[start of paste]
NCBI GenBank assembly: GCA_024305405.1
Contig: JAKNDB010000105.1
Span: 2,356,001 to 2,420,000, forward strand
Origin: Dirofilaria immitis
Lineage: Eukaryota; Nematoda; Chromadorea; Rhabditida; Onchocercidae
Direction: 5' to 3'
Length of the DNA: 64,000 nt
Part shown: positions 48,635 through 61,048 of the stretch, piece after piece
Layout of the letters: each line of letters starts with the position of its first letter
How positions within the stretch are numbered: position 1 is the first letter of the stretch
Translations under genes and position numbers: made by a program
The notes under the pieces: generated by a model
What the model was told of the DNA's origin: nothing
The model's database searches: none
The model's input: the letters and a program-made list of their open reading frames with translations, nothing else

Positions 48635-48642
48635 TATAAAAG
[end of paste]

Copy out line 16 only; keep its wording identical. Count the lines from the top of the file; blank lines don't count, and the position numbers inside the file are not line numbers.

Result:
Positions 48635-48642